Community Projects, Public Events

Historic Garden Week

Staunton’s Tour is scheduled for Saturday, April 23, 2022 from 10 a.m. to 5 p.m.

Open for the Tour:

103 Smithleigh Circle

105 Smithleigh Circle

Waverley Hill, N. Augusta Street

 Baldwin Place, a spacious neighborhood with architecture inspired by Colonial Williamsburg, features two homes on this year’s walking tour. Both are beautifully landscaped and overlook a designated open space. Here, at a charming gazebo, visitors can enjoy a floral design demonstration and a gardening talk during the tour. Across North Augusta Street and up a wooded driveway stands Waverley Hill, designed by William Bottomley in 1929. It has been impeccably restored by the current owner. In addition to the house, visitors will enjoy the extensive gardens and water features that complement the original landscaping plan. The swimming pool, recently added, affords beautiful views of the mountains beyond. Staunton Music Festival musicians will perform in the garden throughout the day.

Tickets are available online at Historic Garden Week in Virginia.

(Please note, tickets must be purchased in advance; there are no day-of ticket sales.)

Historic Garden Week of Virginia
about

Historic Garden Week in Virginia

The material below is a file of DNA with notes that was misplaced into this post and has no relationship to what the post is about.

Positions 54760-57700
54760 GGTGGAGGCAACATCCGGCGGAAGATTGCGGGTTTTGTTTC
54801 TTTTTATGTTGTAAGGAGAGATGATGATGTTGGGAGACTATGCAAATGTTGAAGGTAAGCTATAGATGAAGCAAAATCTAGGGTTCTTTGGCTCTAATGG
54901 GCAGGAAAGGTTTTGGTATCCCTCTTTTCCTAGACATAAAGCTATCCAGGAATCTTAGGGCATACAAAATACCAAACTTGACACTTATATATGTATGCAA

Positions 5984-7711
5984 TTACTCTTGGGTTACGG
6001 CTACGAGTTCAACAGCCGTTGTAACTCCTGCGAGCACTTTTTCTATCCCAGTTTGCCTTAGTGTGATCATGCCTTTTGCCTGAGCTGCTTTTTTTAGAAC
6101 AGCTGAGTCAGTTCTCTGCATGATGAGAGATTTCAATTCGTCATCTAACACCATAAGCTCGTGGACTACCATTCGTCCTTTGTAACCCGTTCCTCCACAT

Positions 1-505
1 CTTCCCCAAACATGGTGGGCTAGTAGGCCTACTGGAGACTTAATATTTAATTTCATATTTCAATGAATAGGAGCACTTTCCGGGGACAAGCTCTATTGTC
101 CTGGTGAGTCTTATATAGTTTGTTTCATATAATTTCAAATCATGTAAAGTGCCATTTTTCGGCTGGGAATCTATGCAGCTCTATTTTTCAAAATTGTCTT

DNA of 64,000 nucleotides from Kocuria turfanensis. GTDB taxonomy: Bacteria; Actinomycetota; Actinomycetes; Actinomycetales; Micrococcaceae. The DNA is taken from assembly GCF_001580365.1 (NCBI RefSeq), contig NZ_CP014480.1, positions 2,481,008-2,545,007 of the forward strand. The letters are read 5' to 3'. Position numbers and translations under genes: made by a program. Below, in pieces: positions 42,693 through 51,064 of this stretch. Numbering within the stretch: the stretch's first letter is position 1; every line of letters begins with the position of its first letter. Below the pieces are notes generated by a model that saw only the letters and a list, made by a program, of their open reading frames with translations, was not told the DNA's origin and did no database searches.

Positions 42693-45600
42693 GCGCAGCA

Each spring, The Garden Club of Virginia welcomes visitors to over 250 of Virginia’s most beautiful gardens, homes and historic landmarks during “America’s Largest Open House.” This 8-day statewide event provides visitors a unique opportunity to see unforgettable gardens at the peak of Virginia’s springtime color, as well as beautiful houses sparkling with over 2,000 flower arrangements created by Garden Club of Virginia members.

how it helps

Proceeds from the statewide event fund the restoration and preservation of Virginia’s historic gardens, and provide research fellowships for building comprehensive and ongoing records of historic gardens and landscapes in the Commonwealth. Since the first statewide tour, over $17 million has been contributed to these worthwhile causes.

Other projects
In 1935, Staunton’s City Manager James C. Ruff aspired to make Staunton the dogwood capital of Virginia to rival Washington, D.C.’s reputation for their cherry blossoms.
The Rawlinson Collection memorializes a former member who was not only an able gardener but also editor for many years of the Garden Club of Virginia’s Garden Gossip.
As a part of its effort to promote and create public awareness of conservation in the Staunton and Augusta County area, the Augusta Garden Club initiated a series of signs to educate the public about the Lewis Creek Watershed.